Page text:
Elisabeth Hase featured in Sleek Magazine

10 photos exploring the art of intimacy at Photo London

Elisabeth Hase — Badeszenen, c. 1932-33

The New York Gallery will be presenting work by the German photographer Elizabeth Hase. Largely unknown outside of her home country, Hase is best known for her works that examine and critique gender roles and personal identity. In this stirring self-portrait, she gives the viewer access to a private moment, but one that is filled with verve and an intensely outward expression of energy.

Click here to read more.





“The goal of the father of photojournalism, focused on the history marked by famous kisses by anonymous couples, great dictators, Marilyn Monroe and Sophia Loren, clouds of tulle of the American Ballet Theater for a fascinating exhibition.”

Click here to read more.

10 Must-See Artists at AIPAD’s Photography Show

Maroesjka Lavigne

by Alina cohen

Though Maroesjka Lavigne’s 2012 work Autobus, On the Road pictures a treeless, snow-bathed landscape, its brilliant hues save it from austerity. There’s a neat symmetry to the work, with a pink rooftop and red bus jutting just past each other, both covered in a layer of white powder. The dusty white sky is a lush, purplish blue at the edges. “She has a very unique way of visiting a location and capturing it,” said gallerist Robert Mann, who first found the young Belgian artist’s work in Foam Magazine in 2012. Autobus, On the Road hails from Lavigne’s body of work devoted exclusively to Icelandic landscapes. In the years since, she’s also documented such far-flung locales as China, Chile, and Namibia.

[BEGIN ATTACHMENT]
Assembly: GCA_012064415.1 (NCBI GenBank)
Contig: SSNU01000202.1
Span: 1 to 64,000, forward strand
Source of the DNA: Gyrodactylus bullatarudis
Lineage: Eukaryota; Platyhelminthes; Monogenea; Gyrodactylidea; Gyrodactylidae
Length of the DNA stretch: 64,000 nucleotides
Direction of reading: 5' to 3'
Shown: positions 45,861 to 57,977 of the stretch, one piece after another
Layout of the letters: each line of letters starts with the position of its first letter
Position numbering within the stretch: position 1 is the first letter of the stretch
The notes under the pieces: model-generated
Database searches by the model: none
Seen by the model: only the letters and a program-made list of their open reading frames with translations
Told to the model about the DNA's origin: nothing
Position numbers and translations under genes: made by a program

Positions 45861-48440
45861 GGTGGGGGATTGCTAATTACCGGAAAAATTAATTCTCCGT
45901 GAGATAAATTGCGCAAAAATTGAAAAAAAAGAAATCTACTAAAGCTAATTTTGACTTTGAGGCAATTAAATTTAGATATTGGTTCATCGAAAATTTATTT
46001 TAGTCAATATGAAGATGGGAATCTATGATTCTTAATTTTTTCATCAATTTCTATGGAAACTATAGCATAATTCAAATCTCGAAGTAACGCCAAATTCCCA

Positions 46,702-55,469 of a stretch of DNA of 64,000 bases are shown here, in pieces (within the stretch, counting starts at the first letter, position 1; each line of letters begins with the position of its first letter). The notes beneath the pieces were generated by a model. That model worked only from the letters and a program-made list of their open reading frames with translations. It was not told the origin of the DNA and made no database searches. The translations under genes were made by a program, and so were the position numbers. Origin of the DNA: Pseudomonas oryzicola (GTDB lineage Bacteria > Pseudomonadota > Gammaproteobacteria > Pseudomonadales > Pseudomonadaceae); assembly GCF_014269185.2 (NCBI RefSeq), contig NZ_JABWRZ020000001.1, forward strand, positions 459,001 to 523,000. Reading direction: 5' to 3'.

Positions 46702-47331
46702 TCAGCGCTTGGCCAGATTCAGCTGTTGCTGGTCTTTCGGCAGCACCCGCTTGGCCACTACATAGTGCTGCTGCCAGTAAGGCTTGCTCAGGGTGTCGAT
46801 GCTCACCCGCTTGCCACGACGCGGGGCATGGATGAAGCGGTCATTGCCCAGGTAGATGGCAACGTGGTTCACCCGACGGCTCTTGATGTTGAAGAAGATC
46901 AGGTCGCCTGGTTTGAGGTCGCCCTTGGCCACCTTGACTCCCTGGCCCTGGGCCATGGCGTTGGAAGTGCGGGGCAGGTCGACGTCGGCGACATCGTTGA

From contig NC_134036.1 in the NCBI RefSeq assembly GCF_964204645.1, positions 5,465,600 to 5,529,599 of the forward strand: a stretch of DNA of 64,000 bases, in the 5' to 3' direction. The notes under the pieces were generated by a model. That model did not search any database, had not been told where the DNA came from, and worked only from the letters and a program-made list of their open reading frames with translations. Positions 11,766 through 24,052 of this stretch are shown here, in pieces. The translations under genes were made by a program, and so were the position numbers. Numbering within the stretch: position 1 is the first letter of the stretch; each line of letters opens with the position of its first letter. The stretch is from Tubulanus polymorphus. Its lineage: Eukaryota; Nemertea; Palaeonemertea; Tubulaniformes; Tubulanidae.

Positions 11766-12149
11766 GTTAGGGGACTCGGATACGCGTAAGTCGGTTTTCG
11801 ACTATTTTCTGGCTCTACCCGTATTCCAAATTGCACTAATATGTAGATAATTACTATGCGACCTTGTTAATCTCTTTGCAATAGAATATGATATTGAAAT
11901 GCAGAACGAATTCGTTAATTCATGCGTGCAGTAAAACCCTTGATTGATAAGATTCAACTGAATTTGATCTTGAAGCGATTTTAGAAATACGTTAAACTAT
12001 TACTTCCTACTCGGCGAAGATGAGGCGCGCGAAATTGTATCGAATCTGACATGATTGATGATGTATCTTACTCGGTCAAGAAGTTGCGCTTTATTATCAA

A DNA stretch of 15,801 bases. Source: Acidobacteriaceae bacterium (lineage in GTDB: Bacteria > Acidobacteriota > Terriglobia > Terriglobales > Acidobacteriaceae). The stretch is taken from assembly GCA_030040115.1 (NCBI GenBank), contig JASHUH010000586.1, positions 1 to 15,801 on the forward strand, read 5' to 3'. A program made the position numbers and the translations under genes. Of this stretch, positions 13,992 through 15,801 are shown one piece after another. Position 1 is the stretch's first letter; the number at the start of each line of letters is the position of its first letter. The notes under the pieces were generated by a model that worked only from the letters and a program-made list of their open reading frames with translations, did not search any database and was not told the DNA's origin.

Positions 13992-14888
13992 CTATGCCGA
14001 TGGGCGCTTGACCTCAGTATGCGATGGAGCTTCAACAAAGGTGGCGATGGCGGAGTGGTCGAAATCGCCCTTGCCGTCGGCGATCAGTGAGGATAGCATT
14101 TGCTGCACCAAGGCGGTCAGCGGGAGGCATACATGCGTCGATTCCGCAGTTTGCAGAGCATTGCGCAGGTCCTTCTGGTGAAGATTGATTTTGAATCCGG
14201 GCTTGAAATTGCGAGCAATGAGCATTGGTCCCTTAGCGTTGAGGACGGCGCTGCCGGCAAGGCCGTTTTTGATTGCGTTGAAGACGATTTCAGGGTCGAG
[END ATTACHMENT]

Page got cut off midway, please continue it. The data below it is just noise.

Click here to read more

Jem Southam featured in The Financial Times


Photographer Jem Southam captures the majesty of New Zealand

By Josh Lustig

Best known for British landscapes, the artist departed radically from his usual working methods for his latest project.

Over the past four decades, the Bristol-born photographer Jem Southam has been documenting the English landscape. His work, made in series, takes the form of long-term studies of selected sites, often spanning several years; delving deep into the individual histories of his locations, they eschew the sentimental, idyllic, single-frame vision of the “English countryside”.

Click here to continue reading.

The best photography galleries in NYC

All - About Photo.com


From the Upper East Side to The Lower East Side, New York City has so much to offer. We have chosen for you the essential photography galleries in New York City.

Founded in 1985, Robert Mann Gallery was the first photography and photo-based arts gallery to move to the Chelsea area and remains one of the preeminent photo gallery in NYC.

Click here to read more.

Photo Essay by Holly Andres in The California Sunday Magazine

Screen Shot 2018-12-04 at 11.14.41 AM.png

Pets, Peeves, and People of Nextdoor

Photographs by Holly Andres
Text by Leah Sottile
Audio edited by Oluwakemi Aladesuyi